As an equally overarching comment, one of the observations I've had in the short time in which I've had the honour to serve as indigenous services minister is that at some point you realize that the pace has to be dictated by indigenous communities, and not the reverse. That means we talk on their terms and according to their priorities, and that we realize there's not a one-size-fits-all answer, which is so self-evident.
You may go into a particular community and say this framework we've proposed works perfectly. You may go into a different part of the country and hear “No, we have a treaty basis and we would like to proceed along those terms”, or in a different part of the country it might be rejected entirely and there's a different nature of discussion.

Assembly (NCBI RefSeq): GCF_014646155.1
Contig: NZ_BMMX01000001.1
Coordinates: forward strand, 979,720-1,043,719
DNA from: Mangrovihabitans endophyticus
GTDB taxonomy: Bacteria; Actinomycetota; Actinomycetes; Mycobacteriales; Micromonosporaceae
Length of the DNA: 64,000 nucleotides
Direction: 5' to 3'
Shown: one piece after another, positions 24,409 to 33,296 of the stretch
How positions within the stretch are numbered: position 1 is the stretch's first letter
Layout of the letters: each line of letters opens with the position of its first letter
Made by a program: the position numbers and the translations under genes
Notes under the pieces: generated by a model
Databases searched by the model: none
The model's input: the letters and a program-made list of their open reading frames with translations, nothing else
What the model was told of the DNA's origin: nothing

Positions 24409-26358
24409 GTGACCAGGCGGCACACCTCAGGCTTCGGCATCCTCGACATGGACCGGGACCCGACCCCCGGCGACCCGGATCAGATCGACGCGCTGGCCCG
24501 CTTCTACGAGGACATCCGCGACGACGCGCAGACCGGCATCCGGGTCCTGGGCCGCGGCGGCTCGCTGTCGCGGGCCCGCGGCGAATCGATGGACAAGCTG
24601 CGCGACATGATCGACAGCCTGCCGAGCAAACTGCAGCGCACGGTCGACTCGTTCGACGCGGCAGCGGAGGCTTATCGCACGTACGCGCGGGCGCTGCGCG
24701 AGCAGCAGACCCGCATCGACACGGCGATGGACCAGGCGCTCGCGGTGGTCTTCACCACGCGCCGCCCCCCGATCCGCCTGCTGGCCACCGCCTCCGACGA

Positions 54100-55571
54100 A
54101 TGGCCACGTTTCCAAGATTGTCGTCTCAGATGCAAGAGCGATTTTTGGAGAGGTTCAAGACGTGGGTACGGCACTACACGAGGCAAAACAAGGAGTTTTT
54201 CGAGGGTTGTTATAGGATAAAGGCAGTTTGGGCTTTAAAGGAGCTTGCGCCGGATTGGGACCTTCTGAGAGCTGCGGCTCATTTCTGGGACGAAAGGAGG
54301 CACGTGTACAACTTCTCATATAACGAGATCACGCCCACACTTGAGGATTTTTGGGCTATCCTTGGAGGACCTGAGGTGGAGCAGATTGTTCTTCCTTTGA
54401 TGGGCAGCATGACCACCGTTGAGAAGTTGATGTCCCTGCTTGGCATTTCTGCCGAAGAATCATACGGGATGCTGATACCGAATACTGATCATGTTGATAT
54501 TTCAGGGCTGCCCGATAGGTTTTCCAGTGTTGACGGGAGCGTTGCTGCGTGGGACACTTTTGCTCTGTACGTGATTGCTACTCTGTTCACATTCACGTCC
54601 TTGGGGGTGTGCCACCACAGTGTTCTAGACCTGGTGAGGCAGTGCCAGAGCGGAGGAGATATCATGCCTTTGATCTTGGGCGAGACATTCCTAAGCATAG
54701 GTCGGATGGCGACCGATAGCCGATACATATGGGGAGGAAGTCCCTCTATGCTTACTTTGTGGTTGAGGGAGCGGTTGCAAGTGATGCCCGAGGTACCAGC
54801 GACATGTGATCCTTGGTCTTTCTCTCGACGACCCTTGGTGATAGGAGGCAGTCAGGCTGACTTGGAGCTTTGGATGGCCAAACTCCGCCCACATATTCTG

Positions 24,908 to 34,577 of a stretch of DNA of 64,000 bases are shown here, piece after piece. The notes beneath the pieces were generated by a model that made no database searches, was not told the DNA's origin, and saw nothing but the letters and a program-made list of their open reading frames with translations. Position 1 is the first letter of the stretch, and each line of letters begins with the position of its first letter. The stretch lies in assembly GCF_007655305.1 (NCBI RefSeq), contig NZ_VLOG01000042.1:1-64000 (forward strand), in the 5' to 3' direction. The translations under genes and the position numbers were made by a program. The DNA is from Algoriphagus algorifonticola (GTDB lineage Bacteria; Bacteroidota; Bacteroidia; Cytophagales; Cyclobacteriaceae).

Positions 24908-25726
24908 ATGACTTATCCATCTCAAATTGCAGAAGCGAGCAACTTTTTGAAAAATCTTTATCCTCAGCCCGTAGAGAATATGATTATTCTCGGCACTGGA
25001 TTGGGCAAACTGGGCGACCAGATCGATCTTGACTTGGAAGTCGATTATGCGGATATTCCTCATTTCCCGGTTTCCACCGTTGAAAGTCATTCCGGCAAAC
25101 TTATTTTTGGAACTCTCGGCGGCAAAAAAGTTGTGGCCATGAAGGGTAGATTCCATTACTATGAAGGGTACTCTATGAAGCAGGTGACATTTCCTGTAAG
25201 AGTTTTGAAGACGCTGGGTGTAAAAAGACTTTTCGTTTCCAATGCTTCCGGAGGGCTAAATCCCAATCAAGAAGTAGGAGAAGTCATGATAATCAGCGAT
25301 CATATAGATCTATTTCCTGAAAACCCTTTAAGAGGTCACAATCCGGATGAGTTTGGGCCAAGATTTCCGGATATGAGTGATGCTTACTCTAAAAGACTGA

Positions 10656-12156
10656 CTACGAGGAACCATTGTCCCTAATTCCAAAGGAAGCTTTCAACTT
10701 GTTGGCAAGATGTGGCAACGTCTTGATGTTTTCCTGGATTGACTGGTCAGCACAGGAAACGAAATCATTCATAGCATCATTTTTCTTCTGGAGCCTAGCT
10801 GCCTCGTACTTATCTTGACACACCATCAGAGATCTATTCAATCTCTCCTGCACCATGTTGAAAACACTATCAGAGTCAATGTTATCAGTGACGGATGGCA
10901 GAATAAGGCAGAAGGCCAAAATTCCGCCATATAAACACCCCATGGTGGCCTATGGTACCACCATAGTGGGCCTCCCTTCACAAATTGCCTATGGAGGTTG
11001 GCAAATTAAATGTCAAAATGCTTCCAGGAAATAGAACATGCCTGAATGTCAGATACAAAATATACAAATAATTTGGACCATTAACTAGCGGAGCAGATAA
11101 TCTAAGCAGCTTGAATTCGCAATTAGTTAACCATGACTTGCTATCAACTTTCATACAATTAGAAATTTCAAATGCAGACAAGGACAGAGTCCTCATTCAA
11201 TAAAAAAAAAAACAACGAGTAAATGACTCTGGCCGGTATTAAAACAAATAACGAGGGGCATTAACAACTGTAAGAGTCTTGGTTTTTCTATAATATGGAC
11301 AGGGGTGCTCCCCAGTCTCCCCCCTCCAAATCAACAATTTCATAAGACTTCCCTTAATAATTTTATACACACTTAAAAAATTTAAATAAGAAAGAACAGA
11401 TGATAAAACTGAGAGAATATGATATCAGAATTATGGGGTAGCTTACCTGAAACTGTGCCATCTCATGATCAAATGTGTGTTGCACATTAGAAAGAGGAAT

This is self-evident to the communities you're discussing, but perhaps not to a number of well-meaning, non-indigenous people, including me a couple of years ago, for sure. This is a long process. It is indeed sometimes frustrating, but I think this government has been dedicated to doing its best to get it right.
It requires patience. It requires dialogue first and foremost, but also recognition that it is key to support those pillars that I mentioned in response to Adam. They are pillars to identity and self-governance and nationhood that we take for granted, but they are very important in fostering and continuing to foster in the right way.